Therefore, this research examined whether cognitive load influences the effectiveness of ads operating at an implicit level; in the current context, native ads. Based on the theory of limited cognitive capacity (Lang 2000) and information processing literature, this research sought to further understand the role of persuasion knowledge in native advertising by taking cognitive load into account.

With two experimental studies, this research examined the interplay between cognitive load and disclosure language on the activation of persuasion knowledge and perceived manipulativeness of native ads. Two studies consistently demonstrated that different levels of cognitive load influence how people process and perceive the native ads with varied disclosure language (i.e. explicit vs. implicit). Specifically, this study identified that cognitive load interacted with disclosure language to influence conceptual persuasion knowledge and perceived manipulativeness. Results of the Study 1 suggested that when people had available more cognitive resources (i.e. the low cognitive load condition), the effects of disclosure language became more salient as an explicit label triggered stronger conceptual persuasion knowledge and perceived manipulativeness. In a similar vein, findings of the Study 2 suggested that an explicit disclosure language outweighed an implicit one in detecting the manipulative intent of the native article; however, such effect was significant for people with limited cognitive resources (i.e. the high cognitive load condition).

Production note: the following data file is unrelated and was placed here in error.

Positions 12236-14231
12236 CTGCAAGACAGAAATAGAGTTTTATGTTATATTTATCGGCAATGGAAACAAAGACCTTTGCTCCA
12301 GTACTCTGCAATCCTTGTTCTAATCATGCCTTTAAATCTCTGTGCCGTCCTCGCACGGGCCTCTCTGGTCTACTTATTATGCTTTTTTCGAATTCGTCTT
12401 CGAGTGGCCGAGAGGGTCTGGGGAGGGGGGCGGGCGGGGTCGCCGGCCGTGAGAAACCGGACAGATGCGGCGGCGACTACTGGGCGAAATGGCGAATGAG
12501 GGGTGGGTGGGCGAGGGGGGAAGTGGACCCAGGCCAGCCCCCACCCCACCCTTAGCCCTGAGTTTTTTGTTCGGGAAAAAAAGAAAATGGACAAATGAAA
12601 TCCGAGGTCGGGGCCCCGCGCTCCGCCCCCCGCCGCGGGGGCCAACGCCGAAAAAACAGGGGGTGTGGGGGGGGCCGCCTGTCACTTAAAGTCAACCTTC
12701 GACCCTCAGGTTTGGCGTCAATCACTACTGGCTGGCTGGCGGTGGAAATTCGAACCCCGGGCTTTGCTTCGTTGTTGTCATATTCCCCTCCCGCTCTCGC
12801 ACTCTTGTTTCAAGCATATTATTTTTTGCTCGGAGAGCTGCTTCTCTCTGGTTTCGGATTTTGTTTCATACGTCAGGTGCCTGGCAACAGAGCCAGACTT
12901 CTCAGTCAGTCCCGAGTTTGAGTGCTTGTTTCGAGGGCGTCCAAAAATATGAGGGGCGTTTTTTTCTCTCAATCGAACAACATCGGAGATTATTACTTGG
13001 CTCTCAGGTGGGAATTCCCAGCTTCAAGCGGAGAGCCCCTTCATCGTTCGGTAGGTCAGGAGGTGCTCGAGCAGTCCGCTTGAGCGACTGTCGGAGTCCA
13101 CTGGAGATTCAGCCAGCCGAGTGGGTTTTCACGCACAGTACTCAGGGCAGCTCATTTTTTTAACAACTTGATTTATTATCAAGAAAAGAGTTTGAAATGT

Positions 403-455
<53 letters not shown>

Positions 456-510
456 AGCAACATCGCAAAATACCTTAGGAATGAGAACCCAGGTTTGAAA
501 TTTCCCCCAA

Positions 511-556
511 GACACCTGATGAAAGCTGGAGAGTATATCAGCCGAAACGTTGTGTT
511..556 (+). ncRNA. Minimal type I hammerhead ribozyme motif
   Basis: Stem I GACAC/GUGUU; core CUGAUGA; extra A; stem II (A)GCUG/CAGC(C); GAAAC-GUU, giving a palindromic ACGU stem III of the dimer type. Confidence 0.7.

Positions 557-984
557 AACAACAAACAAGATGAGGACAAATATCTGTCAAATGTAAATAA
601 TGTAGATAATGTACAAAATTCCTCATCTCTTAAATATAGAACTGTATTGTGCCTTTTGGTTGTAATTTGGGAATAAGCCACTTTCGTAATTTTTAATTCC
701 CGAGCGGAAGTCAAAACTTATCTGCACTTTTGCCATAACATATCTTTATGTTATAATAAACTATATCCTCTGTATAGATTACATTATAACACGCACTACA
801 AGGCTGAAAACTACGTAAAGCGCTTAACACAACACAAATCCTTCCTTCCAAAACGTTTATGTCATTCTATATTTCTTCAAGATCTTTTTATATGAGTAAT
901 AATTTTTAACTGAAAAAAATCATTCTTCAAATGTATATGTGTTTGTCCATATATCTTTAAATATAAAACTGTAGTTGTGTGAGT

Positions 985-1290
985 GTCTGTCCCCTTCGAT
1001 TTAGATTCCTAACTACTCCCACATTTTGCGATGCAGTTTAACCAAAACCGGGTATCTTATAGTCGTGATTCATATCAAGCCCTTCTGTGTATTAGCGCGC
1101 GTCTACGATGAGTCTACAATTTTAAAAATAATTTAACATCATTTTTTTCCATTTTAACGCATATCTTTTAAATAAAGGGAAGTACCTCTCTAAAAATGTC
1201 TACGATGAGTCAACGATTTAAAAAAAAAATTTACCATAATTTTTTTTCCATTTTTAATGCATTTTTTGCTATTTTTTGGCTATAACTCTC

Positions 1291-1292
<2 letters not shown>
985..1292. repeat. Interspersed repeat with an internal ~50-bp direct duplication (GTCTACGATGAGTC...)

This research augmented existing research on persuasion knowledge in a native advertising context and introduces disclosure language as an important boundary condition for the activation of persuasion knowledge. Moreover, cognitive load is an important factor that can help explain consumers’ differential response to native advertising disclosure information. Therefore, it is crucial to include cognitive load in theoretical models on the effects of native advertising disclosure.


* Related Article
Taylor Jing Wen, Eunice Kim, Linwan Wu &Naa Amponsah Dodoo (2020) Activating persuasion knowledge in native advertising: the influence of cognitive load and disclosure language, International Journal of Advertising, 39:1, 74-93

* References
Campbell, M.C. and A. Kirmani. 2000. Consumers' use of persuasion knowledge: The effects of accessibility and cognitive capacity on perceptions of an influence agent. Journal of consumer research 27: 69–83

Friestad, M. and P. Wright. 1994. The persuasion knowledge model: How people cope with persuasion attempts. Journal of Consumer Research 21: 1–31.

Lang, A. 2000. The limited capacity model of mediated message processing. Journal of Communication 50: 46–70.

Tutaj, K. and E.A. van Reijmersdal. 2012. Effects of online advertising format and persuasion knowledge on audience reactions. Journal of Marketing Communications 18: 5–18. 

Wentzel, D., T. Tomczak, and A. Herrmann. 2010. The moderating effect of manipulative intent and cognitive resources on the evaluation of narrative ads. Psychology &Marketing 27: 510–530.

Wojdynski, B.W. and N.J. Evans. 2016. Going native: Effects of disclosure position and language on the recognition and evaluation of online native advertising . Journal of Advertising 45: 157–68